Levin-Begich Bill Would Modernize Tax Lien Filings, Save $150 Million
Wednesday, July 20, 2011
WASHINGTON – Today, citing $150 million in cost savings for federal taxpayers, Sen. Carl Levin, D-Mich., and Sen. Mark Begich, D-Alaska, introduced legislation to modernize the federal tax lien system by moving it from paper-based filings in local recording offices to electronic filings on a national tax lien registry accessible through the Internet.
“Outdated laws are forcing the IRS to waste taxpayer dollars on an old-fashioned, inefficient, and burdensome paper tax lien filing system that could be easily replaced by a modern electronic filing system that could save taxpayers $150 million over the next ten years,” said Levin. “Using an electronic filing system on the Internet instead of paper files in over 4,000 local recording offices across the country would save millions of taxpayer dollars, while actually improving taxpayer service. Liens would be filed faster, errors would be easier to detect and correct, and, once resolved, liens could be released quicker -- in 20 days instead of the 30 days now permitted.”
“This legislation will make it easier to shine a light on those trying to cheat the IRS, and put information at the fingertips of business and individuals who want to know who they are dealing with,” Begich said. “Additionally, anytime you streamline and simplify a government service, you will save taxpayer time and money. That’s a win for everyone.”
Tax liens are a principal tool used by the Internal Revenue Service (IRS) to collect funds from persons who are delinquent in paying their taxes. Currently, notices of tax liens must be made public, and are made public by filing them on paper in one or more of 4,100 local recording offices.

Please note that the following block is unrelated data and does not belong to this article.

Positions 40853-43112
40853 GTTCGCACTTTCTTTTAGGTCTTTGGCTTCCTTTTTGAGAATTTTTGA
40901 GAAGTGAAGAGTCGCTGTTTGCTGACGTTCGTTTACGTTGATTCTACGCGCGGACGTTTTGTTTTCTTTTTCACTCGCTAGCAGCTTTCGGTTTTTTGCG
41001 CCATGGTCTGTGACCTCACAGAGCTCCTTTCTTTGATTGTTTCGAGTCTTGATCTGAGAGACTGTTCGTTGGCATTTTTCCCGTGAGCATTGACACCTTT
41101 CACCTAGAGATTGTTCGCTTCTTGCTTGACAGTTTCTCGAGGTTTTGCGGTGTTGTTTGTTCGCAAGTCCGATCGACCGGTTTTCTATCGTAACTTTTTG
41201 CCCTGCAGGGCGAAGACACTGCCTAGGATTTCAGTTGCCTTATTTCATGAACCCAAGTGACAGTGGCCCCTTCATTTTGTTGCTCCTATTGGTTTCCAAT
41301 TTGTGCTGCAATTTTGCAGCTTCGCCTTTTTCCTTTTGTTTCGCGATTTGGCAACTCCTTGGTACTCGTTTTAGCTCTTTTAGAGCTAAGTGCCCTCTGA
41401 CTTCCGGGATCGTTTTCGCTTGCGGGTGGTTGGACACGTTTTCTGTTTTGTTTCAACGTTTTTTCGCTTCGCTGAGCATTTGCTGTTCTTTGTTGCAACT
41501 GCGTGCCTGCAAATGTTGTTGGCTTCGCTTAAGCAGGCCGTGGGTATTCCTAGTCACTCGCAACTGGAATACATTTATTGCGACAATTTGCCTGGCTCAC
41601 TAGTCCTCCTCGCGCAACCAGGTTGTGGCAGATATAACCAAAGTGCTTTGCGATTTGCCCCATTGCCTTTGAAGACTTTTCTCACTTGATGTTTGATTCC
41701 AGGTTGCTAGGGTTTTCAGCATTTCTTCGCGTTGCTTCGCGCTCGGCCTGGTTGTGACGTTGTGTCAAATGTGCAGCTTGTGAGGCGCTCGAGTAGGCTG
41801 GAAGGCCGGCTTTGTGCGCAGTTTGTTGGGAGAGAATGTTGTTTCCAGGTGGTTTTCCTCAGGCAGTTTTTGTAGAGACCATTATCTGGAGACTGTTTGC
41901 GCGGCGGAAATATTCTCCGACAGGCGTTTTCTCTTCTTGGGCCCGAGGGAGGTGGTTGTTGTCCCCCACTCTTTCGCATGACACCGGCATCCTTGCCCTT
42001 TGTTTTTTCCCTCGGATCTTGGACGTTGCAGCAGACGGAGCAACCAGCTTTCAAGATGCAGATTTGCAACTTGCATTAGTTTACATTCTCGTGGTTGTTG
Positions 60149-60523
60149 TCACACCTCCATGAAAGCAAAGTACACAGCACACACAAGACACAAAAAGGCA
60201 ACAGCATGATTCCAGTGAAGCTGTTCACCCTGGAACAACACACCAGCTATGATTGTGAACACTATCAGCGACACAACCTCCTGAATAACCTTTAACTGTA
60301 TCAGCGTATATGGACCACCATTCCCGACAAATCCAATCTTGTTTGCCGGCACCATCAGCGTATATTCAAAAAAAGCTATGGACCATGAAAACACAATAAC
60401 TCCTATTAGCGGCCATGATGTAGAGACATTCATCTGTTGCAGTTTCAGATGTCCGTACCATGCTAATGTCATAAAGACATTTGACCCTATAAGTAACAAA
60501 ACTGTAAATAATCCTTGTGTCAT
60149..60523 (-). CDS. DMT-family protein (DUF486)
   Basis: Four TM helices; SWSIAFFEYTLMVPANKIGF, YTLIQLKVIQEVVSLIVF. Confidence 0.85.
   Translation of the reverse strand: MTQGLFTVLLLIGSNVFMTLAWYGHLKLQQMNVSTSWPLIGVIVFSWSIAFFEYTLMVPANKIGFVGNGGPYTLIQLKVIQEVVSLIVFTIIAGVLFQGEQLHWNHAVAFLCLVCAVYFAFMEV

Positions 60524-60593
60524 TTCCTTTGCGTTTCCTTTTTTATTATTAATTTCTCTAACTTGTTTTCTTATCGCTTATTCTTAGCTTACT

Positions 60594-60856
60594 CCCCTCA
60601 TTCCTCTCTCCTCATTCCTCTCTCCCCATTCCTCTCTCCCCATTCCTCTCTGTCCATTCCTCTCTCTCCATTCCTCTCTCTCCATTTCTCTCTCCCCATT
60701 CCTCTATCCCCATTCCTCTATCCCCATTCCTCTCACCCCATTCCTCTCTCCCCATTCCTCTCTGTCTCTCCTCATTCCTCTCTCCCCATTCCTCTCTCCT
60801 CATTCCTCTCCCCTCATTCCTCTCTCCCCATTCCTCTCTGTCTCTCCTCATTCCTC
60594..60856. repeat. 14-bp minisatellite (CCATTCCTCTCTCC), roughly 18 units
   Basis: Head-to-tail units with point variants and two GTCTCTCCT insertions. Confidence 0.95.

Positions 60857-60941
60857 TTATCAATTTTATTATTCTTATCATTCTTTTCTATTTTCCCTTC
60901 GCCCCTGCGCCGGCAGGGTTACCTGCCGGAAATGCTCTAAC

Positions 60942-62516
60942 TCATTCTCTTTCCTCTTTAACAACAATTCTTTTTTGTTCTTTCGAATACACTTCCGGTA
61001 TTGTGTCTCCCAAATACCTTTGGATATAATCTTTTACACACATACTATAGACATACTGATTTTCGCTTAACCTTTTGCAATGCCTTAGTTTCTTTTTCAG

The U.S. Senate Permanent Subcommittee on Investigations, on which Levin serves as the Chairman and Begich is a member, learned of the existing tax lien system while investigating efforts by the IRS to combat abusive tax shelters, offshore tax havens, and tax-delinquent federal contractors. Currently, to file and track tax liens, the IRS maintains a service center dedicated to monitoring dozens of varying local requirements regulating the format and legal styling applicable to tax lien filings; preparing those liens in the proper format; requesting local officials to file the liens; paying lien filing fees; tracing and replacing lost filings; correcting errors; and, once resolved, releasing appropriate liens.
The bill would replace the paper filing system with an electronic federal tax lien registry available to the public on the Internet at no cost. Each federal tax lien would use a common format and be effective from the date and time of its recording in the national registry, in the same manner as now occurs with paper filings. Once the underlying tax liability was resolved, the IRS would have 20 days instead of the current 30 days to release the tax lien.
Treasury would be required to make the registry secure and prevent data tampering. Before the registry was implemented, the Treasury Secretary would also be required to review the information currently included in public tax lien filings to determine whether any of that information should be excluded or protected from public viewing on the Internet. For example, the Treasury Secretary would be expected to end the disclosure of social security numbers that currently are included in some public tax lien filings and thus provide greater privacy protections for taxpayers. The bill would allow continued use of the existing paper filing system for an appropriate time to ensure a smooth transition.
The IRS has estimated that, over ten years, the new electronic system would result in taxpayer savings of approximately $150 million. The savings would come from the elimination of state filing fees, mailing and travel costs related to paper filing problems, and the cost of lost taxes when the IRS makes an error or a tax lien filing is misplaced or delayed. In addition, if enacted, the bill would free IRS employees dedicated to tax lien filings to work on other tax enforcement and taxpayer services.